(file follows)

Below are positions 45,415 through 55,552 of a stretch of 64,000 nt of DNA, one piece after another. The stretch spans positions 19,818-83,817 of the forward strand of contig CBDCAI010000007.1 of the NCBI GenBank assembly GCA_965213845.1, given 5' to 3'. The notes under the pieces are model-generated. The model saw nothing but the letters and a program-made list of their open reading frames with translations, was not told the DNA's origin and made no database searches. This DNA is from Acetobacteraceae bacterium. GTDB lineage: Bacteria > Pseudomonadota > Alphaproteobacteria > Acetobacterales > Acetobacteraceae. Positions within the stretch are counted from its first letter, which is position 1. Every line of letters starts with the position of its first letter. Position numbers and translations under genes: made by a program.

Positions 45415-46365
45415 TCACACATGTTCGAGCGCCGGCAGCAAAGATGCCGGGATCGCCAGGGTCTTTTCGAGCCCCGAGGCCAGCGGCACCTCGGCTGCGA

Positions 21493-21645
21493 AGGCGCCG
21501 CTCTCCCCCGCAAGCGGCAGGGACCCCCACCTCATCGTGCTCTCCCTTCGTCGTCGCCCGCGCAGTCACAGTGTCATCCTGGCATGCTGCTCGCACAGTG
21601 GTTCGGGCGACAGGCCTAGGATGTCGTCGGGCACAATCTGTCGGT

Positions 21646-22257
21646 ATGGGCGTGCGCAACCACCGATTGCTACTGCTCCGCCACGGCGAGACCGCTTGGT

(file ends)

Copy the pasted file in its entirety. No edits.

Below are positions 45,415 through 55,552 of a stretch of 64,000 nt of DNA, one piece after another. The stretch spans positions 19,818-83,817 of the forward strand of contig CBDCAI010000007.1 of the NCBI GenBank assembly GCA_965213845.1, given 5' to 3'. The notes under the pieces are model-generated. The model saw nothing but the letters and a program-made list of their open reading frames with translations, was not told the DNA's origin and made no database searches. This DNA is from Acetobacteraceae bacterium. GTDB lineage: Bacteria > Pseudomonadota > Alphaproteobacteria > Acetobacterales > Acetobacteraceae. Positions within the stretch are counted from its first letter, which is position 1. Every line of letters starts with the position of its first letter. Position numbers and translations under genes: made by a program.

Positions 45415-46365
45415 TCACACATGTTCGAGCGCCGGCAGCAAAGATGCCGGGATCGCCAGGGTCTTTTCGAGCCCCGAGGCCAGCGGCACCTCGGCTGCGA

Positions 21493-21645
21493 AGGCGCCG
21501 CTCTCCCCCGCAAGCGGCAGGGACCCCCACCTCATCGTGCTCTCCCTTCGTCGTCGCCCGCGCAGTCACAGTGTCATCCTGGCATGCTGCTCGCACAGTG
21601 GTTCGGGCGACAGGCCTAGGATGTCGTCGGGCACAATCTGTCGGT

Positions 21646-22257
21646 ATGGGCGTGCGCAACCACCGATTGCTACTGCTCCGCCACGGCGAGACCGCTTGGT